By Jim DeMint    March 29, 2016

I recently stood on the Estonian-Russian border. It was freezing cold and snowing lightly. Looking south along the Narva River, I could see the Estonian city of Narva on the right and the Russian city of Ivangorod on the left.

I was standing on Freedom’s frontier. This river, maybe 100 yards across, is the dividing line between a free and democratic Europe and an oppressed and autocratic Russia. The two historical castles on each side served as a stark reminder of how contested this region has been for centuries.

For years, even before Russia’s aggression in Ukraine in early 2014, The Heritage Foundation has focused on the importance of Nordic and Baltic security. This is why I chose to visit Finland and Estonia last week to attend a series of high-level meetings on issues like regional security and the future of NATO.

The U.S. has a long history of championing the sovereignty and territorial integrity of the Baltic states, dating back to the interwar period of the 1920s. Today, America’s interest in the Baltic region derives primarily from its treaty obligations as part of the North Atlantic Treaty Organization (NATO). These obligations mean we need to defend a city like Narva as a vital U.S. interest.

Although small in size and population, Estonia punches above its weight inside NATO and is an example for all of the Alliance to emulate. Estonia is only one of five countries (out of 28) to spend the NATO requirement of 2 percent of GDP on defense. While many European countries sent their troops to the safer parts of Afghanistan, Estonia deployed theirs to Helmand province—one of the country’s deadliest regions. After the Russian cyber-attack in 2007, Estonia led the debate inside NATO on the importance of cyber-security and is now home to the NATO Cooperative Cyber Defence Centre of Excellence. Estonia even ranks second in the eurozone and 9th in the world in the 2016 Index of Economic Freedom, published by The Heritage Foundation and The Wall Street Journal.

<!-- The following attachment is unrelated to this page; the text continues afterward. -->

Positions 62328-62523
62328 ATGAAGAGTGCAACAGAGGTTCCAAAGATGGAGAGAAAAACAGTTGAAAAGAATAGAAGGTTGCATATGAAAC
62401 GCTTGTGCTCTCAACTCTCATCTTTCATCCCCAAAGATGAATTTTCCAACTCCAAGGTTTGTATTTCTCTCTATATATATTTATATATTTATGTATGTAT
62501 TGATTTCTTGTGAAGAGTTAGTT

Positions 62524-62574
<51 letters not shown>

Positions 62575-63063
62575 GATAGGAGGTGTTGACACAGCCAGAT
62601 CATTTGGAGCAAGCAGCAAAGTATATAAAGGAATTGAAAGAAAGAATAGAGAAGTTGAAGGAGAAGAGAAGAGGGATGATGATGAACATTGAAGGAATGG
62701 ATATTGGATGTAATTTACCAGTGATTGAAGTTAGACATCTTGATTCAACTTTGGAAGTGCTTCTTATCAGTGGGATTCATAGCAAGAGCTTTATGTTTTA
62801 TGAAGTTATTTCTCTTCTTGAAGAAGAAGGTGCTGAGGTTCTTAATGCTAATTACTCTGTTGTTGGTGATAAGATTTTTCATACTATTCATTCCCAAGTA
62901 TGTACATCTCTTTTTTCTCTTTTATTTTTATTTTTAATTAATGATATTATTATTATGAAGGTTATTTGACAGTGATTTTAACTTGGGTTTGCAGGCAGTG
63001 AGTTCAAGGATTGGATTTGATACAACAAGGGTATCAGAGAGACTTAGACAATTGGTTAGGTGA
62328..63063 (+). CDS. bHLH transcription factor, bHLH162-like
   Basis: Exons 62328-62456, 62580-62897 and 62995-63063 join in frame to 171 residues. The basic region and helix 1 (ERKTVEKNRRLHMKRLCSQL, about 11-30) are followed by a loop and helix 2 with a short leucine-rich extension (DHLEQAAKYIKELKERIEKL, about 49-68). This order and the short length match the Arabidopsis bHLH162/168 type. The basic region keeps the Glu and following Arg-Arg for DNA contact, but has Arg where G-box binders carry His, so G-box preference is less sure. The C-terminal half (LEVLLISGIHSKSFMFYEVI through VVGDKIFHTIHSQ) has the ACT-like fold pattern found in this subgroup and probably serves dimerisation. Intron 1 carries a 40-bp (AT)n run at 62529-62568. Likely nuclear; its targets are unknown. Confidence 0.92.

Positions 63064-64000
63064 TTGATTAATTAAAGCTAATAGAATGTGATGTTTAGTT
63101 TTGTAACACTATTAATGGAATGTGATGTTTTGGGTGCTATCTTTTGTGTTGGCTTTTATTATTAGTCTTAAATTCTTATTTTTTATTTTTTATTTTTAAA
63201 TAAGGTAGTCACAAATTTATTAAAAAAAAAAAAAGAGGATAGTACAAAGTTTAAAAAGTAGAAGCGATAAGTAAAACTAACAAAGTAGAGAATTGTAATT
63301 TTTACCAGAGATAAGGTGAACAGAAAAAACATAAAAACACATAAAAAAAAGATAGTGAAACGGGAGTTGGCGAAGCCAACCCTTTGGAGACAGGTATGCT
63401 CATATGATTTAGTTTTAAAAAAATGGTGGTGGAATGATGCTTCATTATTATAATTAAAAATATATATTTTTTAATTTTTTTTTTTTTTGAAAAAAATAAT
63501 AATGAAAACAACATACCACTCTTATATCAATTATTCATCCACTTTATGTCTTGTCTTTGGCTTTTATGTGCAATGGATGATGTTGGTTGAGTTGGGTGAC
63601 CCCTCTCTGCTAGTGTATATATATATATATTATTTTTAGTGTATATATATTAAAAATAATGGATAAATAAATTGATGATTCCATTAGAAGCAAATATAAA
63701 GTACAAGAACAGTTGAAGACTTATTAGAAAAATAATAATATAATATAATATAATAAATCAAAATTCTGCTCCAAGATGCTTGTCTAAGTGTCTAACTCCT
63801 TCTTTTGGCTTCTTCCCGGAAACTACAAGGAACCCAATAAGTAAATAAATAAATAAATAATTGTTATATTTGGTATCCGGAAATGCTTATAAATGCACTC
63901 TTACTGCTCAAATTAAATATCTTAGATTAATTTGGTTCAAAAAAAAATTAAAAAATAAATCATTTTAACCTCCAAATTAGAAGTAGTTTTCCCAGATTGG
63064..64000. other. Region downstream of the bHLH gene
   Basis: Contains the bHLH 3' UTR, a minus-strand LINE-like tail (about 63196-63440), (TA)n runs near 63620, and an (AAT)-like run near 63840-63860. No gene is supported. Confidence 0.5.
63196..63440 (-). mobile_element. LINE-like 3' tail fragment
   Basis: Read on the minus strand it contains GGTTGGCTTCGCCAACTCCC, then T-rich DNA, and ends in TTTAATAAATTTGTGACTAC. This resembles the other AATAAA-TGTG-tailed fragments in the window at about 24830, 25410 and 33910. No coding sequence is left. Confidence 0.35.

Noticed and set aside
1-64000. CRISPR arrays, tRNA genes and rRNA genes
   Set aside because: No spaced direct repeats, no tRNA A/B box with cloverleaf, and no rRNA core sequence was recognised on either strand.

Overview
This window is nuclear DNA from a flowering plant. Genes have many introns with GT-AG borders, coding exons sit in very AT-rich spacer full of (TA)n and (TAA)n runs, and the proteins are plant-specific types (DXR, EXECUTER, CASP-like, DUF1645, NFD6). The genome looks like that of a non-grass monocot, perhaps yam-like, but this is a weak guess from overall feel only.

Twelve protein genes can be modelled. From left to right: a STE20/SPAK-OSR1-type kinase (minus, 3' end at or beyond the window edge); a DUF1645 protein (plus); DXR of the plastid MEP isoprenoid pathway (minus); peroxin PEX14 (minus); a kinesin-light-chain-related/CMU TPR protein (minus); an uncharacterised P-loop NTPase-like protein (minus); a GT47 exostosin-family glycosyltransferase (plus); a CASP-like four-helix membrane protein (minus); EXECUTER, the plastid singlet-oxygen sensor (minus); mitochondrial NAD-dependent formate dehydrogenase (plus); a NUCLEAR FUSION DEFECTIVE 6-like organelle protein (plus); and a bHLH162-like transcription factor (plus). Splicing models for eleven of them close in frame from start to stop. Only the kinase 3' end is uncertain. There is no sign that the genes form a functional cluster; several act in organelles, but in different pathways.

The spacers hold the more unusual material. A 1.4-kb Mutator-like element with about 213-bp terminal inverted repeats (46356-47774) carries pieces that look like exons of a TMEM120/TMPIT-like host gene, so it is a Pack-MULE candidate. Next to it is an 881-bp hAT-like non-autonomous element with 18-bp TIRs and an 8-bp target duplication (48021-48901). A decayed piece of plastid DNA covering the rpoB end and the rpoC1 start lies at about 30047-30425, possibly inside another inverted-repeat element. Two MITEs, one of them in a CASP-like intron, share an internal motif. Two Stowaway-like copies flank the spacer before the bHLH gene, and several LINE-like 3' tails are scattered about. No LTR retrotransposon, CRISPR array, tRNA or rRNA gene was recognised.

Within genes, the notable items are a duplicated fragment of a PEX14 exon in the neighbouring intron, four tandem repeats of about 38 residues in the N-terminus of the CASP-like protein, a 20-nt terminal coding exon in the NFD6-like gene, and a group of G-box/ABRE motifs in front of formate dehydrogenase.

Why does Estonia do all of this? During my visit, I learned that it is because Estonia wants to be seen as a net contributor to NATO’s security and not a free rider. So in the event that Estonia needs NATO for its defense, the Alliance will be there, no questions asked.

Why does Estonia matter to the U.S.? Defending Estonia is not about defending a piece of territory in some far off place most Americans have never heard of, like Narva. It is about defending common values and ideas we share with many of our European partners.

These values and ideas are increasingly under threat from countries like Russia and terror groups like ISIS. Under NATO, an attack on one is an attack on all. So when people say that “Estonia is next” for Russia’s aggression or ISIS’ brutality, what they really should be saying is that “America is next.”

Some of America’s oldest (France) and closest (the United Kingdom) allies are found in Europe. The U.S. shares a strong commitment to the rule of law, human rights, free markets, and democracy with many across Europe. Many of these ideas, the foundations upon which America was built, were brought over by the millions of immigrants from Europe in the 17th, 18th, and 19th centuries. NATO is the ultimate defender of these ideas and beliefs, and the U.S. is the strongest military power in NATO.

It will be far easier and cheaper defending countries like Estonia and deterring Russian aggression than it would be liberating them.

The Obama administration has taken a number of steps over the years to make many of our allies in Europe question America’s commit to NATO. Examples include the Russian “reset” with Moscow in 2009 and the removal of 10,000 U.S. troops, including the two armored brigades, from Europe in 2013.

Since Russia’s invasion and annexation of parts of Ukraine, the administration has taken some good steps to reassure our allies in NATO, but much of what has been done has been too little and too late. As The Heritage Foundation has recently argued, a lot more can be done.

The stability and security that NATO has brought to Europe has greatly benefited the U.S. Now is not the time to turn our backs on our closest allies. One thing is for certain: It will be far easier and cheaper defending countries like Estonia and deterring Russian aggression than it would be liberating them. It is time that American leadership returns to Europe, bringing a real commitment, backed up by actions and not just words, to live up to our NATO obligations. This is what is best for America’s security.